C.10. And from the time of the feast of St. Martin throughout our whole realm, no denarii, except those of our new mintage should be accepted. And from that day any one who produces another denarius for a business transaction should be deprived of it by the count or other official, just as is contained in the second book of capitularies, in the eighteenth chapter.
C.11. And on the denarius of our new money there should be on the one side our name in a circle and the monogram of our name in the center, and on the other side the name of the state and a cross in the center.
C.12. Following the custom of our predecessors, just as it is found in their capitularies, we decree that in no other place in all our kingdom shall money be made except in our palace, and in St. Josse and Rouen, which right in the past belonged to St. Josse, and in Rheims, Sens, Paris, Orleans, Chalon-sur-Saone, Melle, and Narbonne.
C.13. And those who have control of the money, with no desire for favor or gain, should select faithful coiners, as if they were seeking our favor and the grace of God. And the coiners should themselves take oaths that they will perform their office faithfully, as well as they know how. And they should not coin a denarius of mixed metal nor one of light weight, nor should they consent to such a thing. And, without any deception or evil disposition towards those whose silver they accept for purifying, they should cleanse the silver, and without practicing any deception in weighing it, they should change the purified silver into denarii. If it be reported that any one has acted contrary to his oath, he will be tried by the judgment of God; and if it be proved that he acted contrary to his oath he will lose his hand just as was decreed for false coiners in book four of the capitularies, chapter thirty-three, and as a sacrilegious person and despoiler of the poor he will be subjected to public penance by order of the bishop;---for he committed no greater fraud if he coined a denarius of mixed metal or of light weight than he would have done by taking the silver of the State, or of the Church, or of the poor, in purging and coining silver with evil intent. In those regions where trials are conducted according to Roman law, he will be tried in accordance with that law.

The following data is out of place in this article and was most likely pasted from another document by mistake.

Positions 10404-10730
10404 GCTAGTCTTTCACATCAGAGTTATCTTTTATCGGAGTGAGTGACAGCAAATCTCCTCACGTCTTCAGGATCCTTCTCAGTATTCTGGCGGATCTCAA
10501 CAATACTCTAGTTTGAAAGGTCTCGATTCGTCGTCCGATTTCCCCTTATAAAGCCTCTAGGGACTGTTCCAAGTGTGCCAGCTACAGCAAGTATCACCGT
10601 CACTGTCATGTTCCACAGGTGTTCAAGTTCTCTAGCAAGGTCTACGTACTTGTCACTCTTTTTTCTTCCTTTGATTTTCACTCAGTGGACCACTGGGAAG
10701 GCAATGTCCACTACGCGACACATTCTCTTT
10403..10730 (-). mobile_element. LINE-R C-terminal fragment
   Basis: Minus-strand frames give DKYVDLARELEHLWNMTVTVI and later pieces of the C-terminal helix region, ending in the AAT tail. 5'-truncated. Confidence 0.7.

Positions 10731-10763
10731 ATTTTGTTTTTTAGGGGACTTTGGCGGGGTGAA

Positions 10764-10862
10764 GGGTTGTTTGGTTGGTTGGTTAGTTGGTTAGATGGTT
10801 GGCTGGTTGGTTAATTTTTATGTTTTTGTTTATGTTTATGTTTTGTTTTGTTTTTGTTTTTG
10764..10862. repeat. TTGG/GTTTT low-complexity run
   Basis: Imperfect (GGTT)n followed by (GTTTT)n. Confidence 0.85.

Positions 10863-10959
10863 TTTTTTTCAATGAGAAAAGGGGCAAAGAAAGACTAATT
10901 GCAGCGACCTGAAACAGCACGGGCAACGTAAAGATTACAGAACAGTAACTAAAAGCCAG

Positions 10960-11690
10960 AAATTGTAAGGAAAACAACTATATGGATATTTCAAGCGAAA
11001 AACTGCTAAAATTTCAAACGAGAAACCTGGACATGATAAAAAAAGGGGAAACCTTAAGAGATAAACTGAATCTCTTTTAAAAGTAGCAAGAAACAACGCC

C.18. And if a false coiner from those places, in which we have decreed that money shall be made, stamps money secretly or offers a false denarius in a business transaction, so that he cannot be caught and punished; he will be seized by our minister, just as has been decreed, if he seeks refuge in our fisc, in any privileged place, or on the estate of any powerful person whatsoever.
C.19. In order that this provision for the non-rejection of good denarii, and concerning the making of false denarii, might be better observed, we wish that every overseer cause the markets of his district to be catalogued, that he report to us what markets there were in the time of our grandfather, and what new ones began in the time of our father, and what were established by his authority, and what markets began to come into existence in our own time, which of them remained in their ancient locations, and, if they had been changed, by whose authority they had been changed.